Act of Treason, Paperback Book
2 out of 5 (1 rating)


THE NEW YORK TIMES NUMBER ONE BESTSELLER Two weeks before the election - and presidential candidate Josh Alexander's motorcade is decimated by a terrorist bomb.

Alexander survives the attack, although members of his entourage are not so lucky.

It appears to be the work of al-Qaeda. But then CIA director Irene Kennedy is presented with classifed information so toxic that she considers destroying it altogether.

Instead she summons Mitch Rapp, the one man reckless enough to follow the evidence to its explosive conclusion...AMERICAN ASSASSIN, book one in the series, is soon to be a MAJOR MOTION PICTURE starring Dylan O'Brien (Maze Runner), Taylor Kitsch (True Detective) and Michael Keaton.Praise for the Mitch Rapp series 'Sizzles with inside information and CIA secrets' Dan Brown 'A cracking, uncompromising yarn that literally takes no prisoners' The Times 'Vince Flynn clearly has one eye on Lee Child's action thriller throne with this twist-laden story. . . instantly gripping' Shortlist 'Action-packed, in-your-face, adrenalin-pumped super-hero macho escapist fiction that does exactly what it says on the label' Irish Independent 'Mitch Rapp is a great character who always leaves the bad guys either very sorry for themselves or very dead' Guardian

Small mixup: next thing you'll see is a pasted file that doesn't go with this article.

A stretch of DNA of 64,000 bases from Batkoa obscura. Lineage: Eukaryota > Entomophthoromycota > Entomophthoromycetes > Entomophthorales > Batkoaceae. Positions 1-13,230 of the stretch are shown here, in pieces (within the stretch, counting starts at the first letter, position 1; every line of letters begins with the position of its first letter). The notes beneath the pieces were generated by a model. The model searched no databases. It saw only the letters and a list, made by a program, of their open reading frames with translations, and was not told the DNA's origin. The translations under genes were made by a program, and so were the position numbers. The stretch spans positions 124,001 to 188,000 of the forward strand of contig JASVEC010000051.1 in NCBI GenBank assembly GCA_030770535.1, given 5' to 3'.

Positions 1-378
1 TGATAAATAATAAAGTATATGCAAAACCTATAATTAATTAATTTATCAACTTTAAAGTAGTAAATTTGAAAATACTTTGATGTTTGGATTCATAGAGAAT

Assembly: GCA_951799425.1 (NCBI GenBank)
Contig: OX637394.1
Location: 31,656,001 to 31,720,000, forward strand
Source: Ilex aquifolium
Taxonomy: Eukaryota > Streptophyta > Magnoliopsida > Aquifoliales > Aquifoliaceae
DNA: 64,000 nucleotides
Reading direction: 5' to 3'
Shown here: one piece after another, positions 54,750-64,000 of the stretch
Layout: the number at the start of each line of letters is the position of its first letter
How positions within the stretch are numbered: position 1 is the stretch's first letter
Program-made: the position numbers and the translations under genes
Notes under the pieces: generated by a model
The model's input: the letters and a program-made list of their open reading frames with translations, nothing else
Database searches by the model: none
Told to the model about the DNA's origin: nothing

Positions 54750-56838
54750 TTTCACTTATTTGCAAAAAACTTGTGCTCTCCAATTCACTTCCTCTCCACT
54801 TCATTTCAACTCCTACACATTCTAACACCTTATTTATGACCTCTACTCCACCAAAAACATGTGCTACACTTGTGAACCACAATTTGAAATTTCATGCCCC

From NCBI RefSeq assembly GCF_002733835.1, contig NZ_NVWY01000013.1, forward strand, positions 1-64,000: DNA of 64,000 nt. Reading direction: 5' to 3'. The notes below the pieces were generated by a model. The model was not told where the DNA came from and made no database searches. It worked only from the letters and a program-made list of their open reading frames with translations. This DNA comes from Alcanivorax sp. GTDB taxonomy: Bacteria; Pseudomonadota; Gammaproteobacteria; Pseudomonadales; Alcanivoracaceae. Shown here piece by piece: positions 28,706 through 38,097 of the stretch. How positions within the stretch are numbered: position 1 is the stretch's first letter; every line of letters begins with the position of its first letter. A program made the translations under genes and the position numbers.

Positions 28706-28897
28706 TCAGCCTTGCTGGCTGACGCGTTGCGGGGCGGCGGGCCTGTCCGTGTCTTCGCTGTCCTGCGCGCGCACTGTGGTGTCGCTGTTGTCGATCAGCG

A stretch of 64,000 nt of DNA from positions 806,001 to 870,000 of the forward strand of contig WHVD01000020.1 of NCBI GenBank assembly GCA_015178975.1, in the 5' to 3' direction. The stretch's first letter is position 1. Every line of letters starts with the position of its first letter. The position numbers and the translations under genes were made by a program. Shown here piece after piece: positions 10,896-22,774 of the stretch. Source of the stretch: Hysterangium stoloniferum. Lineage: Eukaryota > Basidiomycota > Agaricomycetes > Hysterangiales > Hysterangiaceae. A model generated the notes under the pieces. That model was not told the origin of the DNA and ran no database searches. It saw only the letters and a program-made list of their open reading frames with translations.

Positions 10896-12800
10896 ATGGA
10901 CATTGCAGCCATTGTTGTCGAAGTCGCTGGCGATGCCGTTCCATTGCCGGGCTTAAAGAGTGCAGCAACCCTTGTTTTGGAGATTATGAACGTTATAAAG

• Format: Paperback
  • Pages: 464 pages
  • Publisher: Simon & Schuster Ltd
  • Publication Date:
  • Category: Thriller / suspense
  • ISBN: 9781849835770

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The book equivalent of a Hollywood conspiracy/action movie - you can see Steven Seagal in the Mitch Rapp role. To say this book runs to c 400 pages there is little in the way of plot that needed to extend beyond half that length. The author fills the book with too much detailed exposition, which sucks all the tension away. It picks up in the final pages but the ending becomes rushed and unsatisfying. Additionally a number of interesting characters are introduced and disappear - notably FBI agent Skip McMahon. Whilst I found the premise of the plot interesting the characters were often two-dimensional - despite Flynn's attempts to add back story - and the dialogue and situations risible. There were the occasional flashes of inspiration and wit, but these were undone by the overly familiar approach to the subject matter.

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